Even the strongest hide to survive. A lot of time with us PTSD survivors we end up isolating ourselves. It's not because we don't love you or care about you. We do it as a coping mechanism to survive. Feel free to share your story if you're dealing with this.
Personally, I'm figuring out why I isolate so much. The obvious reasons which I've known from when it started was to keep myself away from my triggers. Imagine hearing a car drive by or seeing one and all of the sudden your body makes you feel like you're seconds from dying. Even know you're safe and you know it. Like I've said many times before and will keep on saying... It's not a conscious thought. We who have PTSD do NOT think ourselves into this nor are we living in the past. It's a problem in our brains from a traumatic event.
One of the many other reasons I'm finding that I do this is because it's embarrassing, extremely humiliating and I have no control over it. I can't make it stop or stop it from happening. Even once it's started I can't force it to go away. I moved to a new city in a new state a few years ago and was finding it very difficult to meet people. Please note that I have always been a very social person. Part of the reason is that I was avoiding triggers and stayed in. Another reason is that the lack of understanding by others on the subject of PTSD makes it difficult to meet new people. Because my triggers have to deal with automobiles that limits what I can do when meeting new people to avoid triggers. Movies for example. If there is driving, especially fast and reckless driving in the movie I can almost guarantee I will get triggered. Just about anywhere driving or automobiles are necessary and/or are very prevalent. That can trigger me. I do best with driving but I still get triggered sometimes. I can't really ride with others because I almost always get triggered that way and it doesn't matter how good or safe your driving is.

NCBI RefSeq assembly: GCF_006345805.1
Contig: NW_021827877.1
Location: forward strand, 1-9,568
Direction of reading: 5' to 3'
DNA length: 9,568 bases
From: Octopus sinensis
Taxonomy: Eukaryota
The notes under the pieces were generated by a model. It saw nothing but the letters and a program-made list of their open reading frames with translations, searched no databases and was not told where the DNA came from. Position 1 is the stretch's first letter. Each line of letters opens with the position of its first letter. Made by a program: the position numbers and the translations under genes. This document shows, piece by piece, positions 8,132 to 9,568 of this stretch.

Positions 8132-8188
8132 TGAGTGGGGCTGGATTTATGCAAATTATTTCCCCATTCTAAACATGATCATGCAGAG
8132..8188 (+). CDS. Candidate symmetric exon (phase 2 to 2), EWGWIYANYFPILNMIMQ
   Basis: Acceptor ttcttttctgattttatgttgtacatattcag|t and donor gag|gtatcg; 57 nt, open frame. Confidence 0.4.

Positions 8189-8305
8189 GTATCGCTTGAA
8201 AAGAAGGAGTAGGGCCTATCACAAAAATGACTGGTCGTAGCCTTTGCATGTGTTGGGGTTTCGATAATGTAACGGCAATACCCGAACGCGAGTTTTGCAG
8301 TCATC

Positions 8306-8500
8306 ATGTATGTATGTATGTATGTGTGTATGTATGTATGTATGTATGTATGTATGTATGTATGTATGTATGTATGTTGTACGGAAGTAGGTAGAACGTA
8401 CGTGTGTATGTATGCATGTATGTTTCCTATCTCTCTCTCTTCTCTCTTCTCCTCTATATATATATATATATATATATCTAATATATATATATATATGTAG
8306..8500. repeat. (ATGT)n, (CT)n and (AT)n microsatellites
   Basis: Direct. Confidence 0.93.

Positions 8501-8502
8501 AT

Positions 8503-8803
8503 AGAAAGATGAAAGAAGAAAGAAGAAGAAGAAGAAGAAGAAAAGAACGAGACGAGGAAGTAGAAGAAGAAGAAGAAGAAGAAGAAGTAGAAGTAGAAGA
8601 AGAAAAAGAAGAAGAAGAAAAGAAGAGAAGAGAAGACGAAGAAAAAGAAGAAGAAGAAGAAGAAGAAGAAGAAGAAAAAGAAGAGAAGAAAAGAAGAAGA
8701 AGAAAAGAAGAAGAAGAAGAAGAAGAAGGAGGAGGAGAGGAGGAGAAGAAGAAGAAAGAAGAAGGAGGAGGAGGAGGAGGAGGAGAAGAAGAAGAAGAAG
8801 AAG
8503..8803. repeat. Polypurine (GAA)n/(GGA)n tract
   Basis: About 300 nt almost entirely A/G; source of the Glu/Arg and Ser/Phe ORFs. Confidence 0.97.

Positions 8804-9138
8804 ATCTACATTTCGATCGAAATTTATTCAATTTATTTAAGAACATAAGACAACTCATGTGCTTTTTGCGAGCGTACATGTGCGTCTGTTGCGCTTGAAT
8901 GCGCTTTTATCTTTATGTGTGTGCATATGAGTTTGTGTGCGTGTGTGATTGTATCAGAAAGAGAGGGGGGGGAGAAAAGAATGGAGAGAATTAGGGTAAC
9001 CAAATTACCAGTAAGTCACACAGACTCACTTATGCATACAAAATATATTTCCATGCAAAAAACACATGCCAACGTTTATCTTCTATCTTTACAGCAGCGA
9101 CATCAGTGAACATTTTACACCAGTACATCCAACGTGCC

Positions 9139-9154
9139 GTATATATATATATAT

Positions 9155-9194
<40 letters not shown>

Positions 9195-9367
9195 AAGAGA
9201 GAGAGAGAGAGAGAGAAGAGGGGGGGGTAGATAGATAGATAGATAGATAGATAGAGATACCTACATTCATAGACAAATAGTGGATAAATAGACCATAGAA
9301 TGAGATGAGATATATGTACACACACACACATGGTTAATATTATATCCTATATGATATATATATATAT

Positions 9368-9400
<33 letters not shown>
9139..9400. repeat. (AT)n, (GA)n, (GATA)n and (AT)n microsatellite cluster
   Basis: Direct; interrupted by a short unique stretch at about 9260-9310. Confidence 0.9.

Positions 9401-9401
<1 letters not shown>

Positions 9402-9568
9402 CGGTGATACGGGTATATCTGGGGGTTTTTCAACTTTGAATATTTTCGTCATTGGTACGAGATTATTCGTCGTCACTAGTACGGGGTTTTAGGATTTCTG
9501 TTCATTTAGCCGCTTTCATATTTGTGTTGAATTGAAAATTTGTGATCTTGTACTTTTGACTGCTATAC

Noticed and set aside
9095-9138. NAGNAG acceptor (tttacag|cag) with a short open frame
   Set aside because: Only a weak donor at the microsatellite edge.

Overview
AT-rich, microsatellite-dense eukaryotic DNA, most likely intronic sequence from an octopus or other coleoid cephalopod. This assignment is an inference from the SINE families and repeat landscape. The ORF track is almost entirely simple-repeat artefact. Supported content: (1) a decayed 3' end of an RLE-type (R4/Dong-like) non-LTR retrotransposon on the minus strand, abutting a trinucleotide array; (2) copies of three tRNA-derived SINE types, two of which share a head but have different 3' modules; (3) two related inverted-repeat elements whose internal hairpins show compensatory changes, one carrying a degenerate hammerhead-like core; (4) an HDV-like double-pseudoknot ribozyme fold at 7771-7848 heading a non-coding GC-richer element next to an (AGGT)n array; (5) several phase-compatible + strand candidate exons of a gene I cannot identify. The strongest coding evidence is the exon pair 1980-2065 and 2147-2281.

In the past when meeting new people I've always been pretty honest and straight forward about it. A lot of times I got poor and fearful reactions. Once I was on a date and the gal I was on a date with said, "Oh My God, you're not going to flip out and start hitting me and shoot me are you?" I of course, was shocked at the naivety of that question and reaction that I explained that doesn't really happen like it does in movies. I also had to explain that I was a nonviolent person and what happens when i get triggered. That response, which is only one of many responses that have driven me to hide or isolate. Because you can tell someone in the mostest bestest, educational way and they still don't get it. I can understand how if someone who has never been through it can't understand it. I get that. What I don't get is the lack of trying to understand. Opening a conversation when I try and invite them to open one up and instead get fear or someone trying to explain to you what you're really doing when they have NO IDEA or understanding of it. That's the best way to push people away.
Recently I went out with some new friends. Instead of taking the late night bus home (which the bus is the only vehicle I have not been triggered by) I decided to head out for some food with them and the ride wasn't bad. I was a little drunk so I thought... what the hell. I wasn't so drunk that I couldn't walk or talk but I had a pretty good buzz on. I was of course anxious because I'm not used to riding with others but it wasn't so bad. We got to our destination in about 15 minutes. I got out of the car and it hit me like a mack truck... pun intended.... I almost collapsed. I caught myself on the side of her car and I stopped breathing, my heart was raising and I could feel my blood pressure pounding through my whole body. I started bawling and couldn't stop crying and almost collapsing. that lasted for about 3o minutes and I just kept apologizing the whole time. Luckily my new friends were open and didn't judge me or get scared. They handled it like champs and I'm soo grateful for that. People/new friends handling it like champs and being supportive is something I'm not used to. That's when I realized that's one of the many reasons I've been hiding myself in isolation.
Thank you for reading my story. I am writing about my experiences to try to help raise awareness for people with invisible disabilities. I appreciate any questions or feedback you have and feel free to share. Let's start a conversation.